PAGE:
There is a lot riding on the effort. The Community Development Carbon Fund may be the best or only opportunity for some of the poorest countries to get any benefits from the Kyoto Protocol. Recent carbon market research done by the World Bank shows that although the market for carbon emissions more than doubled in the last year, only 13 percent of direct private sector carbon emission reduction investment went to developing countries, and none to the least developed countries.
“Countries like mine will be hardest hit by climate change, and yet these same countries have until now, been bypassed by the carbon market,” said Emily Ojoo Massawa, Climate Change Coordinator of Enabling Activities in the National Environment Management Authority of Kenya. “This is an extraordinary opportunity to not just reduce carbon emissions but to use carbon finance as an innovative development tool. The CDCF will link private investors with community development projects, so that there are equitable benefits under the Kyoto Protocol, benefits that also go to the poorest of the poor.”
One potential CDCF project in Mongolia would modernize 40 base load boilers in 40 district coal burning heating plants in the capital city region of Ulaanbaatar. With an average annual temperature of around 0 degrees celsius, Mongolia’s capital, is dependent on its heating system for survival. But inefficient power plants, with their heavy air pollution that can be trapped for weeks over the mountain enclosed urban area, take their toll on both the economy and human health. Using just low tech improvements to modernize the plants, this CDCF project would dramatically reduce the massive waste of energy and water in the heating system, with 30 percent savings in coal consumption, and 28,000 tons of carbon dioxide emission reductions a year. The local economy would benefit because all the materials for the upgrade would be produced in Mongolia.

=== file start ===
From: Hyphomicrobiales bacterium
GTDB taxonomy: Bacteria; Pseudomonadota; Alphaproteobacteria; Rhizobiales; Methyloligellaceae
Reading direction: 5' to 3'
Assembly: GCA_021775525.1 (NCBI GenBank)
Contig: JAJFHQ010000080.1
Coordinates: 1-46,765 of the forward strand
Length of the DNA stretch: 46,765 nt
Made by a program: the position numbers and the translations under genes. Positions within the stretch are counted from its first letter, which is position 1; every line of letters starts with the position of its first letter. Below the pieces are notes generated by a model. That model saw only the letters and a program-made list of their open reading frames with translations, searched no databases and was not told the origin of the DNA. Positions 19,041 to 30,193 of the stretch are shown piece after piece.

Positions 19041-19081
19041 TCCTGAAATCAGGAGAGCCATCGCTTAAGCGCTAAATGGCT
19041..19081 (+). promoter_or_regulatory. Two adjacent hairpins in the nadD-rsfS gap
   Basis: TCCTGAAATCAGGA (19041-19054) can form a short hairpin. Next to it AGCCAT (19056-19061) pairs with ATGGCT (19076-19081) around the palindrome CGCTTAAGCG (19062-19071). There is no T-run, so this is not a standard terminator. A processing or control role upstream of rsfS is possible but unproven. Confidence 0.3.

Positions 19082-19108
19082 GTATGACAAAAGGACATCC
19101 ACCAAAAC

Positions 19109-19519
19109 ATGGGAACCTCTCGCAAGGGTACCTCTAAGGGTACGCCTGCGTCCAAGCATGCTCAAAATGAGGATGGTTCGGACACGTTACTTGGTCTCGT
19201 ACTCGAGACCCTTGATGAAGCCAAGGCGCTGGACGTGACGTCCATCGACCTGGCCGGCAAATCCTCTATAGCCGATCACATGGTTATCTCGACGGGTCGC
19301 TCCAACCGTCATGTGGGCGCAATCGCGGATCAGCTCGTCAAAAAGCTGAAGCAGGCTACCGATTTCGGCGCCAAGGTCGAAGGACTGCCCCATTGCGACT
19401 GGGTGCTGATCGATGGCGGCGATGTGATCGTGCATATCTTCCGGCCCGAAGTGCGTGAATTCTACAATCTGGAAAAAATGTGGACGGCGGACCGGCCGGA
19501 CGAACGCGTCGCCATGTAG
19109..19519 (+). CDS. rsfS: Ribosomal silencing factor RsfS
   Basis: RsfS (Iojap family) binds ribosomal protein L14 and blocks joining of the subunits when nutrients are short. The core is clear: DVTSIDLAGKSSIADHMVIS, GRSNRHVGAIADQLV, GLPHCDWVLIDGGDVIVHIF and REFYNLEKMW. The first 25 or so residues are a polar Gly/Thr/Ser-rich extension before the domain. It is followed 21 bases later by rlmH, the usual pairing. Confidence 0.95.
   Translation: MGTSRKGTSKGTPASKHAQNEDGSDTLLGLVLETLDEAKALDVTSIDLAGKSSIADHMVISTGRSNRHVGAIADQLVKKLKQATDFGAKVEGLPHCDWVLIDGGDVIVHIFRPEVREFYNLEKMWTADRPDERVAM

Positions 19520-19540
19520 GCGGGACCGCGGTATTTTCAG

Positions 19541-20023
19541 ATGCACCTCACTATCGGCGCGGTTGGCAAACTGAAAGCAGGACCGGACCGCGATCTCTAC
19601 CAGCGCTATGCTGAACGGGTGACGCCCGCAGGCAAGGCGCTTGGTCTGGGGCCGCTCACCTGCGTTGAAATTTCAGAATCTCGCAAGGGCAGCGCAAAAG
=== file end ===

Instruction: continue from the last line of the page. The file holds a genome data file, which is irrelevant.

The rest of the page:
Another proposed project in Kenya would reduce carbon dioxide emissions and raise tea growers’ income, by switching from fuel oil for tea drying, to biomass fuels. Some 80 million liters of fuel oil would be replaced by wood fuel annually, adding to the growers’ profits by reducing their energy bills by 66 percent a year, and avoiding 240,000 tons of carbon dioxide equivalent annually from being pumped into the atmosphere.
By working through local intermediaries such as financial institutions, micro-credit institutions, cooperatives, and NGOs, and by applying streamlined project procedures compatible with small-scale Kyoto projects, the CDCF will seek to lower transaction costs and the risks involved in developing such projects.
For the participating companies and governments, the CDCF is an opportunity to put a human face on carbon finance, by combining carbon emission reductions with development. Eggert Voscherau, Vice Chairman of the Board of Executive Directors and BASF's Industrial Relations Director, explained the company's commitment to the Fund, "By participating in the CDCF, we want to emphasize our stance on sustainable development and the mechanisms of the Kyoto Protocol. At the same time, we can help improve quality of life in some poorer parts of the world.”